As I’ve become more and more interested in RC planes and helicopters, details gets more important. I’ve never properly balanced my propellers, I’ve only used simple methods of making sure their not all bad, but I’ve never had a prop balancer. That’s when I discovered DU-BRO 499.
The DU-BRO 499 seems to be one of the sets that’s been most reliable, and it’s fairly cheap! I picked up a set for $25 on Amazon, and considering that cheaper, maybe less reliant, models cost $8-15 anyways, It’s better to invest to make sure you have proper equipment, and do the job once.
I’ve seen the “non-friction” ones that use magnets, but I can’t imagine that it will be accurate enough on the cheaper versions. It’s two simple cheap magnets in a plastic holder – they won’t be accurate. The reason why I skipped magnetic equipment was mostly the fact that the rod that’s “levitating” with the propeller mounted on it will be affected by the magnets! There shouldn’t be any surprises there. If you have a couple of magnet, and levitate a rod between it, it can spin to a preferred angle, because the rod also gets magnetized. Of course I haven’t actually tested the different magnetic versions out there, but I’m pretty sure this will give you an inaccurate measurement – which is why I went with the DU-BRO.
The assembly is pretty straight forward. A manual is included, and the parts can’t really be mounted the wrong way anyways, it pretty much makes sense just out from the drawing. Even though it says to use pliers to push the nuts into the base, I just a screw driver to push it instead. The pliers won’t push it deep enough, as they will actually be a bit recessed into the plastic when fully seated.
The next thing is to mount the 8-32 knurl nuts to the posts, with the knurly side facing inwards on the post. I actually had a couple of these posts where I had to use a couple of pliers to force the knurl nuts on them, because they have to much plating on them, making the threads to large.
After forcing them in, I then had to force them down to two nuts in the base (and then tighten with the knurl nuts). The other two posts were fine, and I could mount them by hand. It doesn’t really matter though, as I’m not going to remove these posts anyway. As long as I’m able to move the other two to the middle mounts, it’s OK, it will have full functionality.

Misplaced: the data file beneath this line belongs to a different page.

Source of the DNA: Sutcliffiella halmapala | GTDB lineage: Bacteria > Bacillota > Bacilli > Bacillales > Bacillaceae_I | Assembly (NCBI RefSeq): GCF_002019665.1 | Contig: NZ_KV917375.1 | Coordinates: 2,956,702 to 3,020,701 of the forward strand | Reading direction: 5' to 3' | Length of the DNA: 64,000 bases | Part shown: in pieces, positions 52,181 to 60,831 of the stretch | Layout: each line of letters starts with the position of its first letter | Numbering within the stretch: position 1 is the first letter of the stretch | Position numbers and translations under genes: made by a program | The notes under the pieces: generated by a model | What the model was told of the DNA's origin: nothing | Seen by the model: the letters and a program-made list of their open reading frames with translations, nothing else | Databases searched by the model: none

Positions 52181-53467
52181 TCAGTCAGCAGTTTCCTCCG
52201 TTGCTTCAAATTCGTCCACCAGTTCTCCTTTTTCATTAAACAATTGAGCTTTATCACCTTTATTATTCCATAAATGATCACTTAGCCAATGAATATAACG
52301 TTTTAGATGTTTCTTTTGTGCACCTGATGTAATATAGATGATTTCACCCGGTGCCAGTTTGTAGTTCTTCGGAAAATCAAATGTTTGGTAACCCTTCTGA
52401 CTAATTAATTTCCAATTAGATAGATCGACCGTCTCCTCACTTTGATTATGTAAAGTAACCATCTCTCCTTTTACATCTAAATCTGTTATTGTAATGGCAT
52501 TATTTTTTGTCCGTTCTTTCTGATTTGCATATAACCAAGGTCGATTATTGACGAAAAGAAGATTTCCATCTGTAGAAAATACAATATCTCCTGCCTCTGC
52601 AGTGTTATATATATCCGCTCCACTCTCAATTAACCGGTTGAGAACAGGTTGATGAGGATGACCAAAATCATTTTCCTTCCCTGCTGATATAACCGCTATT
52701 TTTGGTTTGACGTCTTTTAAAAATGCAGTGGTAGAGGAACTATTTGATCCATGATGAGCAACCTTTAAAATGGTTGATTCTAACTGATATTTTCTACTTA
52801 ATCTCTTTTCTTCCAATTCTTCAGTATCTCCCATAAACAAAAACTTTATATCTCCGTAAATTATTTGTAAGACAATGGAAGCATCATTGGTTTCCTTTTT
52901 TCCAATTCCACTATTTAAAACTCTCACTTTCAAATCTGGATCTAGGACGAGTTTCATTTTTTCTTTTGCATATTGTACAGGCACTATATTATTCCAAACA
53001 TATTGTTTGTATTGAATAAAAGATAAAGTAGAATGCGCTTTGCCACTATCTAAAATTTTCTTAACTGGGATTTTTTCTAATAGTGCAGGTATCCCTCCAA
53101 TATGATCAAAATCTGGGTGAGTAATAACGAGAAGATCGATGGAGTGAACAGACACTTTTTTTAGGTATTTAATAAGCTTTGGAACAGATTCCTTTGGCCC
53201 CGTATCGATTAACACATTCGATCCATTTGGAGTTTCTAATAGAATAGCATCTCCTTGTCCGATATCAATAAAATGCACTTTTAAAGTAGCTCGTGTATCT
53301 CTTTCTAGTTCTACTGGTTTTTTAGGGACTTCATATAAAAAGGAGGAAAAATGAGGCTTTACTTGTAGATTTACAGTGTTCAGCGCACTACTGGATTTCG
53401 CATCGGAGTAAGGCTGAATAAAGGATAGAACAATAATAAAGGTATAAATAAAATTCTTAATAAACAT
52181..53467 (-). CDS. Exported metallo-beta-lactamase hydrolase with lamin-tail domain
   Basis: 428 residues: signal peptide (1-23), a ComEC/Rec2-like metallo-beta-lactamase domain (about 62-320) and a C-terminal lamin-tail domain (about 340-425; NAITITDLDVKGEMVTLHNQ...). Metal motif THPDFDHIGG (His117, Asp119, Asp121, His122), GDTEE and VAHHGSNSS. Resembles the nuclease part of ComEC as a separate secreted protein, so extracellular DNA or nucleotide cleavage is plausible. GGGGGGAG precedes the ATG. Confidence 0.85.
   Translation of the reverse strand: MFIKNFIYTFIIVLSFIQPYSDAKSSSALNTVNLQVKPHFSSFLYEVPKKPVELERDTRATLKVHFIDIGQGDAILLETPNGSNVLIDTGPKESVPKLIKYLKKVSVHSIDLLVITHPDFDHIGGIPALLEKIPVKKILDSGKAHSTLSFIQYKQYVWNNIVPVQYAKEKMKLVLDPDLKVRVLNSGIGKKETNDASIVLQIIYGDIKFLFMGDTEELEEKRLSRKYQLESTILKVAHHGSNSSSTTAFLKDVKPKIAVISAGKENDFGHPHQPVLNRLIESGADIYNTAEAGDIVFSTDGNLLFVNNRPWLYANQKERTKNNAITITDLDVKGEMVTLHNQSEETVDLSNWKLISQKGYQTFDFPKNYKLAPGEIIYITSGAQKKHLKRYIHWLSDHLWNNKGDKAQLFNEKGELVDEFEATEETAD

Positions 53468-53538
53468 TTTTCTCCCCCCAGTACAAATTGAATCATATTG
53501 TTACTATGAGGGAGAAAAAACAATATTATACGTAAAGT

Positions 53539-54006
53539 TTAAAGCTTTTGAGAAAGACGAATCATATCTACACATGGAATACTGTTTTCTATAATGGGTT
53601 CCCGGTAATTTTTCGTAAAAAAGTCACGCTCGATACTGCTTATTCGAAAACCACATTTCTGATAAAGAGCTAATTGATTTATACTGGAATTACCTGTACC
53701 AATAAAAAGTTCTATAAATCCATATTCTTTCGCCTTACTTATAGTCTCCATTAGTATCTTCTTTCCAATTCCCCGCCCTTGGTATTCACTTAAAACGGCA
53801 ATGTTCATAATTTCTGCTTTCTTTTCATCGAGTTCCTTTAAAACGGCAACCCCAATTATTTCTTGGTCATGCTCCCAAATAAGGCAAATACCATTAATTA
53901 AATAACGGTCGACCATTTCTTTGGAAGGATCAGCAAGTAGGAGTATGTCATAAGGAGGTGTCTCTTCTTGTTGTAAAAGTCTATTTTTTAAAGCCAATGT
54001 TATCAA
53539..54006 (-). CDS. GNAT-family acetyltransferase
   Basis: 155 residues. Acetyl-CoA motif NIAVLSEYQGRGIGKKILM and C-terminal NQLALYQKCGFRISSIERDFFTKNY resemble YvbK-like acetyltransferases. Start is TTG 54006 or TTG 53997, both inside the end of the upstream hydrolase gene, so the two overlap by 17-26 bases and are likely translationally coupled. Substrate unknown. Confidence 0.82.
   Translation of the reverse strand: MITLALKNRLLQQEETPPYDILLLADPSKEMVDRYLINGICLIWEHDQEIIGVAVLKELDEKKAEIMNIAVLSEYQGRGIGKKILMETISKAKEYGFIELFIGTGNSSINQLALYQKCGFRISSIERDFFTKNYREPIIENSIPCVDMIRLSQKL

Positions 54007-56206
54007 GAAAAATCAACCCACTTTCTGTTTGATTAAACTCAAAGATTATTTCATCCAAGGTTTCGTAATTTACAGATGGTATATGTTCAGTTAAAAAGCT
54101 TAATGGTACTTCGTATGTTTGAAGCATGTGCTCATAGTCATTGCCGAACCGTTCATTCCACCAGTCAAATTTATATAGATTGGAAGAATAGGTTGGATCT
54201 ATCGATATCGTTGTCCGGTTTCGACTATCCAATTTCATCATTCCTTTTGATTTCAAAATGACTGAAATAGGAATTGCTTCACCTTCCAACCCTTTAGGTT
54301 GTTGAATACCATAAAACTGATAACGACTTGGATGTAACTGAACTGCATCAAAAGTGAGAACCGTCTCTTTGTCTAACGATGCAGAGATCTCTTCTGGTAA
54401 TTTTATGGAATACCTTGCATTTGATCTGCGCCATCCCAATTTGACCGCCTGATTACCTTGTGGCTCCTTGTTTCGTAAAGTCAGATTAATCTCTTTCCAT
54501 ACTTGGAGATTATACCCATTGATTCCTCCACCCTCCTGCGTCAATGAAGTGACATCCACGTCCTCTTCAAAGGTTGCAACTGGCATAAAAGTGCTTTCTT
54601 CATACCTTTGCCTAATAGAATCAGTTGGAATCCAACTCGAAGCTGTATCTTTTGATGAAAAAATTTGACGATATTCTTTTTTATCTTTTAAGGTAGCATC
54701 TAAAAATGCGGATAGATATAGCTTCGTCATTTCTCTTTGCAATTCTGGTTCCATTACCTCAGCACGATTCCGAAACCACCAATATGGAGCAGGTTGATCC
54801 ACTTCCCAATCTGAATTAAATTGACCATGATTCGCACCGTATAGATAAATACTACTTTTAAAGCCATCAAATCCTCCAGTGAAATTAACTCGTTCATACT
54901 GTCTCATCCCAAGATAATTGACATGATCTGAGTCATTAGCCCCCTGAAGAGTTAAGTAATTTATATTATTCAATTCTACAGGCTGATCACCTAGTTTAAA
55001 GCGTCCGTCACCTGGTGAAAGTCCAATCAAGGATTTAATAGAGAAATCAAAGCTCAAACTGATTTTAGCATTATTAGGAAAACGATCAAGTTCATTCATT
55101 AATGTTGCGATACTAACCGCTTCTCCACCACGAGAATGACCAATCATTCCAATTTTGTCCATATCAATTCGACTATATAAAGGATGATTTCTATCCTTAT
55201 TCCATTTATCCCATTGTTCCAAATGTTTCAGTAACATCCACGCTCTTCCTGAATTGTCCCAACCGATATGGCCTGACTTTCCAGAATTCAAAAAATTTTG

I sent an email to DU-BRO anyways, telling them that I faced problems when mounting it, and I got a prompt reply and they instantly sent two new posts in the mail. So DU-BRO can definitely be trusted.
As for the rest of the parts, they were perfect. I used my iPhone as reference for adjusting it, it’s an OK height, and it was what I had close by.
The DU-BRO consists of two sides with two large discs which spins very easily, and perfectly manufactured cones to hold the propeller on the shaft. I tried spinning it without a propeller on it – and you can’t see it’s spinning – it’s SO perfect, and spins for ages. This is something that earns my thrust, there’s no forces working in here, everything is as good as it can be.
After testing this balancer, I can definitely recommend it! I’m not sure if this is the best out there, but I wouldn’t see what there’s to improve upon. The only thing I felt maybe could be included, was a rod for self-tightening props. There’s a lot of DJI drones and copies out there, and they can’t be balanced without this rod. I know there’s some sellers on eBay and Amazon that make these, but I would really want to see that included in the kit, especially considering the high level of accuracy of all parts, I wouldn’t want a cheap third party rod ruin the measurement when balancing self-tightening props.
But all in all, 10/10 – Really!